The deal, which follows a licensing agreement entered into in July this year by Danone and Skånemejerier, sees Danone acquiring 51 per cent of shares in ProViva AB, which was until now a subsidiary of Skånemejerier.
With the close of the deal late yesterday, Probi also ended its probiotic supply agreement with the Swedish firm and replaced it with two new licensing agreements with Danone. The first is for the Swedish and Finish markets, and the second for international markets excluding North America.
Currently, ProViva is only sold in Sweden and Finland. Since its launch in Sweden in 1994, the brand has seen year-on-year growth. Last year it grew around 7 per cent to reach retail sales of approximately 600m SEK (€65m), saidMichael Oredsson, CEO of Probi. The Finish market for the brand is, by comparison, “miniscule”, he said, coming in at less than 5 per cent of Swedish sales.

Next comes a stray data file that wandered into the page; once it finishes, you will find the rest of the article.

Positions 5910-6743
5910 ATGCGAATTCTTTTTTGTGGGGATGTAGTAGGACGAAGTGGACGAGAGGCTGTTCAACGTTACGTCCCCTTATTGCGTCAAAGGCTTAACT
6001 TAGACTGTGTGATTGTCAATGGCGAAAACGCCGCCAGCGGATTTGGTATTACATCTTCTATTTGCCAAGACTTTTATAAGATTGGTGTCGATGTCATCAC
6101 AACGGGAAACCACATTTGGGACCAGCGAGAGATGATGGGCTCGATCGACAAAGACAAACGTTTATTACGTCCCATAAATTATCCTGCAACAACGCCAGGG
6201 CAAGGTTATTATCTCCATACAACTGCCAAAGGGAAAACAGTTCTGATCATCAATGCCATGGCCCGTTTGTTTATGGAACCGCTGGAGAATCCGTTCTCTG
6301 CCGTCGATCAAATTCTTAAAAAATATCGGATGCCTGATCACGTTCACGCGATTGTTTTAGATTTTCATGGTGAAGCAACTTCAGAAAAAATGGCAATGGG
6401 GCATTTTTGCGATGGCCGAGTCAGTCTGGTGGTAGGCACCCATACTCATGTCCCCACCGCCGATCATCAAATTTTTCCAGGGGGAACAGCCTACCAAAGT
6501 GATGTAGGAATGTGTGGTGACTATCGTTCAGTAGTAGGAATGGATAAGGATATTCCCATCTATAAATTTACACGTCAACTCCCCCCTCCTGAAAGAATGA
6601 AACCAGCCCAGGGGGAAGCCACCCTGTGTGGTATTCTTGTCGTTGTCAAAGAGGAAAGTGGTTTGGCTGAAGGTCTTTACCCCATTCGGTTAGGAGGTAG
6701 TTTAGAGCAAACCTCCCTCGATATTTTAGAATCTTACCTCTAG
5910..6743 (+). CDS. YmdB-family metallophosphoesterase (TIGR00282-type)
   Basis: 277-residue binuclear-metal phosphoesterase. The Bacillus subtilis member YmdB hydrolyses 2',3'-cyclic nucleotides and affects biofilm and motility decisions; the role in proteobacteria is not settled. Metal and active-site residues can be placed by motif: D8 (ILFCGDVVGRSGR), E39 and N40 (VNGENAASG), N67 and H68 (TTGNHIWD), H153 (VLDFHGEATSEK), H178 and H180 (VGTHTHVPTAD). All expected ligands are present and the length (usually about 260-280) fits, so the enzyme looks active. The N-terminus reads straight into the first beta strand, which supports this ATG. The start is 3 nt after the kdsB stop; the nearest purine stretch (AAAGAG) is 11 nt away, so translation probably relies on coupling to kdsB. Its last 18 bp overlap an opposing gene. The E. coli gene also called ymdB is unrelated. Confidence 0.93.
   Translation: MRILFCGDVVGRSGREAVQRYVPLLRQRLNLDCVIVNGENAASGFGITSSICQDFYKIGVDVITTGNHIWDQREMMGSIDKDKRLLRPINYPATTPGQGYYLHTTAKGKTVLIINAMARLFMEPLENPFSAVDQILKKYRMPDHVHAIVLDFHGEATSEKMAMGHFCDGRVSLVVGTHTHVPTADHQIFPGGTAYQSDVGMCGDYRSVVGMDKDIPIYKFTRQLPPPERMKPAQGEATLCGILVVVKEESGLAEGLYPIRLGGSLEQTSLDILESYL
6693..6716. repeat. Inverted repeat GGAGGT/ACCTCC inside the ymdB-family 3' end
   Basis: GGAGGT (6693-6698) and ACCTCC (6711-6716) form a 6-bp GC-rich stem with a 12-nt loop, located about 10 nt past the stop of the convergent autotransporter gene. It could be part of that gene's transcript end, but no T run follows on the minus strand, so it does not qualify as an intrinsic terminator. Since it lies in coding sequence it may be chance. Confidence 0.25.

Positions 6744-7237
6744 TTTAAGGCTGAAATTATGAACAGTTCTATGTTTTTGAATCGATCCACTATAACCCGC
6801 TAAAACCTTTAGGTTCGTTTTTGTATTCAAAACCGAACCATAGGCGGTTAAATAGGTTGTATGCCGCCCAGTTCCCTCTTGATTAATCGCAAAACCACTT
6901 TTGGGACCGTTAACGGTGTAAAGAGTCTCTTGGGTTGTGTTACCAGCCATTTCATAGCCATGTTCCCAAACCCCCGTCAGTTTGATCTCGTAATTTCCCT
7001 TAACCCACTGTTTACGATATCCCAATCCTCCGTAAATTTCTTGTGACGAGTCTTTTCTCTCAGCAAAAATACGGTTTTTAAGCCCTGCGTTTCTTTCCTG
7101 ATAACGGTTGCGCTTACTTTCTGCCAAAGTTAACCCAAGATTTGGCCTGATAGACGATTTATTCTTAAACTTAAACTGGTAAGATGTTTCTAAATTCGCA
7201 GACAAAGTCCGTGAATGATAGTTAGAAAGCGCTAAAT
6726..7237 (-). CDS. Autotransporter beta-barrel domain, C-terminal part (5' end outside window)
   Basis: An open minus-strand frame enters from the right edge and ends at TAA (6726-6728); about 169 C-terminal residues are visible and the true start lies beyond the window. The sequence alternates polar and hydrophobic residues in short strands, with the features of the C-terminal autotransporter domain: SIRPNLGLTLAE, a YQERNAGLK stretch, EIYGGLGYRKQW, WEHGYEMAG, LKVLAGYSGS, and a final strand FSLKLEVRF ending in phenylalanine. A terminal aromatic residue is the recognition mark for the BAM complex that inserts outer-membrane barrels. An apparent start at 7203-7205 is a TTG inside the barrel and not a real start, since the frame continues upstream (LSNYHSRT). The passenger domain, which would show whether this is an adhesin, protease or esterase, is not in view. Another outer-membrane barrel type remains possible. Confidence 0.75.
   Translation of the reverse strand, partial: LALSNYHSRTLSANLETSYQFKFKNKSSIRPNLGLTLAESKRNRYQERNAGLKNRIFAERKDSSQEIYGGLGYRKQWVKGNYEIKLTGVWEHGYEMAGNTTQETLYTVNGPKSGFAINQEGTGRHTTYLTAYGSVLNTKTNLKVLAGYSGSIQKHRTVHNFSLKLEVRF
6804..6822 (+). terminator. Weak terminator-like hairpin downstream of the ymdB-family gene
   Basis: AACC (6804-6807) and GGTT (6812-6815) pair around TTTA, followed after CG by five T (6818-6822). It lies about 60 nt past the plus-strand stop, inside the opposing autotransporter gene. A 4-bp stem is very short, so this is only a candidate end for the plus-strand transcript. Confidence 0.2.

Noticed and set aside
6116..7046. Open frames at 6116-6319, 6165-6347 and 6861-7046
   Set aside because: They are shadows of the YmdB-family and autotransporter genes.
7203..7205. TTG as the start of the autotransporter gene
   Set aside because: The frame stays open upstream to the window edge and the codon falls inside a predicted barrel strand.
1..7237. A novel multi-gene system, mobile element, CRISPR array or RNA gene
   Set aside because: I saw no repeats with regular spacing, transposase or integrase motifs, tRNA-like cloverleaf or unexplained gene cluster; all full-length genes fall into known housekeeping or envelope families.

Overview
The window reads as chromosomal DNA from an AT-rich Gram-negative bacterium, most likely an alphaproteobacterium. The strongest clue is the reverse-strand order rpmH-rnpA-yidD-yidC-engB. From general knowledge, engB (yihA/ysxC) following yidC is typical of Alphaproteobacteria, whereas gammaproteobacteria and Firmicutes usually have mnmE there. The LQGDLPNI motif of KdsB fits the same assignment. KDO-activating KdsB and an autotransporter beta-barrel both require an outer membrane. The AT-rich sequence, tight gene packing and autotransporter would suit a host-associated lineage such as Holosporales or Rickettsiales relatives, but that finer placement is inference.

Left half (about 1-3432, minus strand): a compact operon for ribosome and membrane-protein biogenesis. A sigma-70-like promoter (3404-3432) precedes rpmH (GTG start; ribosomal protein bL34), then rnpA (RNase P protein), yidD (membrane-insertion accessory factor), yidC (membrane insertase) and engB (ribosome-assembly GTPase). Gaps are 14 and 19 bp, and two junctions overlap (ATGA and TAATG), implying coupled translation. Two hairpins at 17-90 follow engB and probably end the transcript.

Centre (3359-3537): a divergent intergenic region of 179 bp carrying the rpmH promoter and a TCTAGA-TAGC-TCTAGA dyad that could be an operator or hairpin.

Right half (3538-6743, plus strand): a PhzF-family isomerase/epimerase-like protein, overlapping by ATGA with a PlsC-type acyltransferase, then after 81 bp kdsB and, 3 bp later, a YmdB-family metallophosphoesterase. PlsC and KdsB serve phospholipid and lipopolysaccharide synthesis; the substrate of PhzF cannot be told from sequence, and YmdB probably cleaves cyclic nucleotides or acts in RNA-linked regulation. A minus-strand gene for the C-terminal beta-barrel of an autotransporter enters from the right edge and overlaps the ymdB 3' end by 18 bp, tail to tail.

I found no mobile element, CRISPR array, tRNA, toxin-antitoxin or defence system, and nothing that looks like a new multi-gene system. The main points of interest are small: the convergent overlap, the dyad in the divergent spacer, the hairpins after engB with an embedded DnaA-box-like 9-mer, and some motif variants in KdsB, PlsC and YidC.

However, brand awareness in Sweden is close to 100 per cent. “The success of the brand is a combination of its good taste and its efficacy – it has a really noticeable effect with improving gut health,” said Oredsson. “Its pricing is also quite attractive – it is premium but not super-premium, and it’s good value for money.”
The firms now intends to take the product international, with launches expected within the coming years.
“No dates have been disclosed as yet, but the intention is to move forward within the next few years market by market.”
Health claim application
Oredsson told NutraIngredients.com that an important trigger for Danone to take the brand into Europe will be a health claim application, which the firm expects to submit “in the near future”.
“Probi and Danone have a common interest in making ProViva an international success and we are already cooperating on the health claim application for Lp299v, the probiotic strain in ProViva.”
In July, a Danone spokesperson told NutraIngredients.com that the company had bought into ProViva because it was interested in the probiotic fruit technology and the Swedish market.
The firm was moving into fruit because, "fruit was a good vector for health products".
"It makes sense given our health mission,” she said.